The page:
10 Sep 2015

Company insists online voting is secure

9:26 am on 10 September 2015

The company that has been selected to conduct online voting at next year's local body elections is reassuring people its system is secure.

On Monday, Radio New Zealand reported that IT experts were worried the elections could be derailed, or subject to fraud, if they were moved online.

An online election in NSW was hacked by computer science academics.

An online election in NSW was hacked by computer science academics. Photo: 123RF

Palmerston North, Porirua, Whanganui, Rotorua and Matamata Piako councils have already signed up for the proposed trial. Christchurch City Council votes today on whether it will take part.

If all 10 of the councils that showed an initial interest sign up, 690,000 eligible voters would have the chance to vote online, making it the largest online election ever held.

Electionz.com, which runs online voting for companies and unions in New Zealand, has been selected to run the trial.

Managing director Steve Kilpatrick said voters could be reassured its system was secure.

"We commissioned two different organisations to run penetration tests on our software. These take something like five man weeks each and they cost an awful lot of money.

"They are a very, very thorough process to go through."

In March, online voting in the New South Wales (NSW) elections had to be suspended for several hours after two computer science academics found a vulnerability that would allow a hacker to read and manipulate votes.

One of those academics is Melbourne University's Dr Vanessa Teague.

She said 66,000 votes had already been cast before they discovered the vulnerability, and there was no way of knowing whether those votes were genuine or not.

"What would've happened if we hadn't figured out there was a problem in iVote? The problem would have still been there, they just would have cast all 280,000 votes over that system while it was vulnerable."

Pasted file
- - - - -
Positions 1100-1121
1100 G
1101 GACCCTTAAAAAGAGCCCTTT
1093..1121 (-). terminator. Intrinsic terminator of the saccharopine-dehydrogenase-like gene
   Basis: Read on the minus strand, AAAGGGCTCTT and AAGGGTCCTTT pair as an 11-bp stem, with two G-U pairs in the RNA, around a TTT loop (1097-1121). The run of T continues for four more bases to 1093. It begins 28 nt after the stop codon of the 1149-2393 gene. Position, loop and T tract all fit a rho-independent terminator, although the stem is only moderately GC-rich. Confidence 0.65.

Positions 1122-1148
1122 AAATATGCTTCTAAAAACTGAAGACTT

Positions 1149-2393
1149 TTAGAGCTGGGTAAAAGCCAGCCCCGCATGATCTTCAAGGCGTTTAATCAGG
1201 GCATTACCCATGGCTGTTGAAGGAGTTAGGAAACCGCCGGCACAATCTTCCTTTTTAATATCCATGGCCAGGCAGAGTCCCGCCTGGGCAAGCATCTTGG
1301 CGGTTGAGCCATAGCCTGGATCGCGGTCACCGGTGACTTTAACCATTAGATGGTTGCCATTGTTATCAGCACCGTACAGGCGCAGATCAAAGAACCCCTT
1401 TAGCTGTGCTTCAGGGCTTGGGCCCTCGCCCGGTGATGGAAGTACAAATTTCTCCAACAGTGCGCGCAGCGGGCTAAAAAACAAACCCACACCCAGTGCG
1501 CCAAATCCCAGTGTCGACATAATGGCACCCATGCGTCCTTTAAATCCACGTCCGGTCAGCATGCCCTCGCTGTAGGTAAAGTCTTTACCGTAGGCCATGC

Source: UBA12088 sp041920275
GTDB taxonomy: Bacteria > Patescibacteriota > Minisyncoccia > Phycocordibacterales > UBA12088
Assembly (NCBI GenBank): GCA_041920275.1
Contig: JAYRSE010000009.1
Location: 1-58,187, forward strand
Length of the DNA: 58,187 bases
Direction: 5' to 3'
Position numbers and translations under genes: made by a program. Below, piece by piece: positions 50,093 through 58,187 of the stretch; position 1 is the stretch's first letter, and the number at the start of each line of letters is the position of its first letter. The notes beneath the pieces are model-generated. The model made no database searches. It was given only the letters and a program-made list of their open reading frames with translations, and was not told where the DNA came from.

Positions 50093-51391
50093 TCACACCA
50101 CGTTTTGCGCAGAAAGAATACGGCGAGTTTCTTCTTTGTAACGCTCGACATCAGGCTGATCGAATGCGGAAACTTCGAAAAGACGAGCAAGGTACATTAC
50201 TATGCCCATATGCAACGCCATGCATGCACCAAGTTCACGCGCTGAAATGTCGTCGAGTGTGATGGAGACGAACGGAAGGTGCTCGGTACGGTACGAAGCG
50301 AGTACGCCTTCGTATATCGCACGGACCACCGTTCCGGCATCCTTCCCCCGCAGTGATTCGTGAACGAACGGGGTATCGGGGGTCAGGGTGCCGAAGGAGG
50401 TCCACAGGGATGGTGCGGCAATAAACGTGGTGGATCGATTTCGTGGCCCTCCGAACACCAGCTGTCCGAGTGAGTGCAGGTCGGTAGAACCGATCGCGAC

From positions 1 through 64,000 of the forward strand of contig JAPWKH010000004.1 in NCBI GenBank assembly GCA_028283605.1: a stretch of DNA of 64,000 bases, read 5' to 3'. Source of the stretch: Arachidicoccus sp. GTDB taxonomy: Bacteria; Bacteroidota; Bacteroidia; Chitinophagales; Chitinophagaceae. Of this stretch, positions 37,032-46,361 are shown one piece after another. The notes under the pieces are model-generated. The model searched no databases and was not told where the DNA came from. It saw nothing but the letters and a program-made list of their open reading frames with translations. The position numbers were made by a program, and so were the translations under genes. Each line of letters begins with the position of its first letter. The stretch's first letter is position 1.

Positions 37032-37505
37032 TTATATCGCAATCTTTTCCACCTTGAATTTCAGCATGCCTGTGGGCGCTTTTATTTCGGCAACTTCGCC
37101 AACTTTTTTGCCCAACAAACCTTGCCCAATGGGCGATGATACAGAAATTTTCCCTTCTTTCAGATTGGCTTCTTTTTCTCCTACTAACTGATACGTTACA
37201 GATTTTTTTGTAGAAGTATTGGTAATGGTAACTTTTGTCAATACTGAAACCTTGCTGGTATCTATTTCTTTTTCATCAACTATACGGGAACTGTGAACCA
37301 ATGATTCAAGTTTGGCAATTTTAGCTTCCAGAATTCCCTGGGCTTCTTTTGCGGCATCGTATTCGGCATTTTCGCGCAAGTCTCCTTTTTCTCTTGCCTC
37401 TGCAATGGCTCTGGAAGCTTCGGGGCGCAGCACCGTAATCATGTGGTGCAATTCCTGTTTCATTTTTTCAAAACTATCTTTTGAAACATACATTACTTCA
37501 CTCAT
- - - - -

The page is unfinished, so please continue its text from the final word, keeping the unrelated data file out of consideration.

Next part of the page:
Dr Teague said a second weakness in the system was only discovered months after the elections had been held.

"The serious implication of the election having been vulnerable to an attack; that did not in fact become known to the public until months after the election.

"I don't think there's been a full acknowledgement from the Electoral Commission of just what the full implications of that are for the integrity of those votes."

Mr Kilpatrick from Electionz.com observed the New South Wales elections.

He said the weakness identified by the academics would only have allowed a small number of votes to be changed, and would not have had a major influence on the ballot.

"It would have taken something like 70 computers an hour to crack that particular code."

The case for online voting in New Zealand has already been made by a government-commissioned working group including technology commentator and National Party pollster David Farrar.

He said while it may not boost voter participation, it would stop voter turnout at local body elections sliding further still.

"People are in the habit of actually using the internet to do their everyday business, and yes there are risks, but the whole idea of the trial is to actually say, 'let's see what does happen, let's see if we can do better than other countries have done'."

The government will make a final decision in December on whether to proceed with a trial.

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